Rosenman feels strongly about the proper application of electronic instruments. For THE VOYAGE HOME, he used synthesizers only when choosing the fusion jazz group The Yellowjackets to capture the musical change from 23rd-century space to 20th-century San Francisco. “Leonard wanted something like ‘An American in Paris’ by George Gershwin, but I pointed out to him that San Francisco is the home of jazz. When we previewed the picture in Tucson, Arizona, and the jazz stuff started, the audience just went berserk; they started applauding wildly. It was just incredible. I sketched out the music, and (band members) Russell Ferrante and Jimmy Haslip would fill stuff in. Sometimes we would change the music in accordance to the sounds we got. We worked well together; it was quite nice.”
In fact, Nimoy was so pleased with Rosenman’s work that he asked the composer to score the short film for Epcot Center’s BODY WARS ride, which Nimoy had been hired to direct. “It was entirely different from FANTASTIC VOYAGE. They wanted loud adventure kind of stuff that would stimulate the audience. It wasn’t really very long — just a march and three or four sections.”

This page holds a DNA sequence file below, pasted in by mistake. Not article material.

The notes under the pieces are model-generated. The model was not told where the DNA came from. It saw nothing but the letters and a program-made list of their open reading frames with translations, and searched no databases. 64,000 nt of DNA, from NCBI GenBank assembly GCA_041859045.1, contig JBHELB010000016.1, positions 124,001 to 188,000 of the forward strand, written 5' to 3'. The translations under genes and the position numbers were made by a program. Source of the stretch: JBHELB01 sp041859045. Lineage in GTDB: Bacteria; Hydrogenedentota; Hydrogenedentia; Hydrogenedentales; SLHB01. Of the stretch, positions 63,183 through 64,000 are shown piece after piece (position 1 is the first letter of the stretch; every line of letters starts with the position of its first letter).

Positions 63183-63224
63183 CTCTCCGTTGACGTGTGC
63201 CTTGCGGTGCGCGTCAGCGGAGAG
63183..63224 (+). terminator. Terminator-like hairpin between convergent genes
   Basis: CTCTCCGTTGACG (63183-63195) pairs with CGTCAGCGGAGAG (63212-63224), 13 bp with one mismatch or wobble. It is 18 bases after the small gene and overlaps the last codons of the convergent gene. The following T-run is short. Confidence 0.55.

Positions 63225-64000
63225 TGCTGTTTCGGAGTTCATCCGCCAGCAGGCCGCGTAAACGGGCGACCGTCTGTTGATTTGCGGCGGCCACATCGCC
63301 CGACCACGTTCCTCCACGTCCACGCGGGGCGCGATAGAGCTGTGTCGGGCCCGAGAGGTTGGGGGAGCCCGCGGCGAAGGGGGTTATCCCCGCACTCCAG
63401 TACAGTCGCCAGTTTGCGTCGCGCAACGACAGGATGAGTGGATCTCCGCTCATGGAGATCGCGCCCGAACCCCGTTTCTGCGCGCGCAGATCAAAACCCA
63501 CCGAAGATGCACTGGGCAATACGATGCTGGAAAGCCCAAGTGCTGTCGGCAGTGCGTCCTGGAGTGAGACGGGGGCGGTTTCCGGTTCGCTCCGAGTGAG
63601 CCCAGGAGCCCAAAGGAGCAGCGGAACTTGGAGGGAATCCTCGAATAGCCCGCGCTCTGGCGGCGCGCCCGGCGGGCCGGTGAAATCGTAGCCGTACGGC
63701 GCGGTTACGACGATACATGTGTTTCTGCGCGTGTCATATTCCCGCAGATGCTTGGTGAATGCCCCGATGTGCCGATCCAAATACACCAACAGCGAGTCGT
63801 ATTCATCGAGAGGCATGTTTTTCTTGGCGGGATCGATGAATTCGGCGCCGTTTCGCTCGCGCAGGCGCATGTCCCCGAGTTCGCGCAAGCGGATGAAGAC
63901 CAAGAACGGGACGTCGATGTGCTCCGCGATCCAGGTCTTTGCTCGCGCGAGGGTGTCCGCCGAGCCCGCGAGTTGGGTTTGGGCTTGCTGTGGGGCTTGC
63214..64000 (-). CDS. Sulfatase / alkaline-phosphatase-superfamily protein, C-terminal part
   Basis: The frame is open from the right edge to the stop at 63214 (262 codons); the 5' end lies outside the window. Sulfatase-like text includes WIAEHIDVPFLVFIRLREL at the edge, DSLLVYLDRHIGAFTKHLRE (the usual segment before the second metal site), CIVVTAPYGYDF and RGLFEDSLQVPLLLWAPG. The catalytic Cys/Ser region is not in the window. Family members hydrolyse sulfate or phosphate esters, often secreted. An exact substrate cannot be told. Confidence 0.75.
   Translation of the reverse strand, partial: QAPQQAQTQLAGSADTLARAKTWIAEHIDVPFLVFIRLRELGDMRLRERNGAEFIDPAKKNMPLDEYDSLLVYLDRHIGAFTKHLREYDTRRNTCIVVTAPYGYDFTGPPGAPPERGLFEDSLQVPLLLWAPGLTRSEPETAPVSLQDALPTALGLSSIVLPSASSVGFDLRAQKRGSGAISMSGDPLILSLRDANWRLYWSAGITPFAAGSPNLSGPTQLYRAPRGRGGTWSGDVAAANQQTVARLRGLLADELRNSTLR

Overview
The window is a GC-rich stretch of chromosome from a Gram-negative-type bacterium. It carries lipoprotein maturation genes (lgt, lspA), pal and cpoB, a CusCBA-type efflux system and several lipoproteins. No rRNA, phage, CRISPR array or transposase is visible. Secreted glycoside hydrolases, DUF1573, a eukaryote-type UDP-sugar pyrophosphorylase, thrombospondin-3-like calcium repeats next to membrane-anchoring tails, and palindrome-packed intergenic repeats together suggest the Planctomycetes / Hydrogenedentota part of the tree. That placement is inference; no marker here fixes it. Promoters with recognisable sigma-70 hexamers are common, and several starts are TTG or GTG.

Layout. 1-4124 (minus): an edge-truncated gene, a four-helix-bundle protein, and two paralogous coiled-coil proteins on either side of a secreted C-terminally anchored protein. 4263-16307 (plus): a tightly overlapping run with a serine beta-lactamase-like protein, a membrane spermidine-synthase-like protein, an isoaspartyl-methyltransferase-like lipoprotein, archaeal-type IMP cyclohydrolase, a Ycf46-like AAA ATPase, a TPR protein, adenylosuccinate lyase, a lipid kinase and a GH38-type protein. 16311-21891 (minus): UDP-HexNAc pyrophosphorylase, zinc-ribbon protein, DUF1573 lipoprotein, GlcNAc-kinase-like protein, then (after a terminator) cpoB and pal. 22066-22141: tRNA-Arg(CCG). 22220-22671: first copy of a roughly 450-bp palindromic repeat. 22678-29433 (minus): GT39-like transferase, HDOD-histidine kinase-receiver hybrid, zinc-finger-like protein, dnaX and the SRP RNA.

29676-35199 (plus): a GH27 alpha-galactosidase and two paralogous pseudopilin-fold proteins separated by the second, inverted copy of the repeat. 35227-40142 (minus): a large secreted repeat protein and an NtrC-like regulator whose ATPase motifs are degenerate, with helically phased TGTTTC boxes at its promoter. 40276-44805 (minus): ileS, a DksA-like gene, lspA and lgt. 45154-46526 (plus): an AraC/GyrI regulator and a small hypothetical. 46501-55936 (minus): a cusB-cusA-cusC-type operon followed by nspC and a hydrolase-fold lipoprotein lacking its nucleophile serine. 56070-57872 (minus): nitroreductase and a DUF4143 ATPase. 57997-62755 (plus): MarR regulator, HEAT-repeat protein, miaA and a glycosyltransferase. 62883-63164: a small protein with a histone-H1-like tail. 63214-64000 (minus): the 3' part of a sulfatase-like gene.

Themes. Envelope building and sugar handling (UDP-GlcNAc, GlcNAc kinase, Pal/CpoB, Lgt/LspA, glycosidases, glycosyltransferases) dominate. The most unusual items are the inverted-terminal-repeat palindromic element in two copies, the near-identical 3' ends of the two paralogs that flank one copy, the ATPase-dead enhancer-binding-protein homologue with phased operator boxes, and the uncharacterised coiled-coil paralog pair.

Unlike his predecessors in the film series, the composer points out that what you hear is pure Leonard Rosenman, not a variation on Erich Wolfgang Korngold with electronic overlays. “Well, that’s my style,” he observes. “First of all, you have to understand that — not as far as Goldsmith is concerned — but most of these other people don’t have their own style. Homer certainly doesn’t. They’re very good, but my style existed before I went into films. I came in as a concert composer, and you need to be a trained concert composer to wind up with a style. You can’t get it in film; it’s not possible.”
Rosenman has sometimes been accused of not being a “modern” film composer. “I’ve gotten that criticism from rather stupid critics,” he says. “It seems to me that THE VOYAGE HOME is more modern than any of the other STAR TREK films, as far as music is concerned. The other films are basically interchangeable with most other science-fiction films — big themes with electronics that aren’t that extraordinary. If they got someone like Mark Isham instead of Goldsmith or Homer, he would have done something interesting. He’s really a composer for electronic instruments. Someday, I would like to do a score wherein I use electronic music in a way that has never been done before.”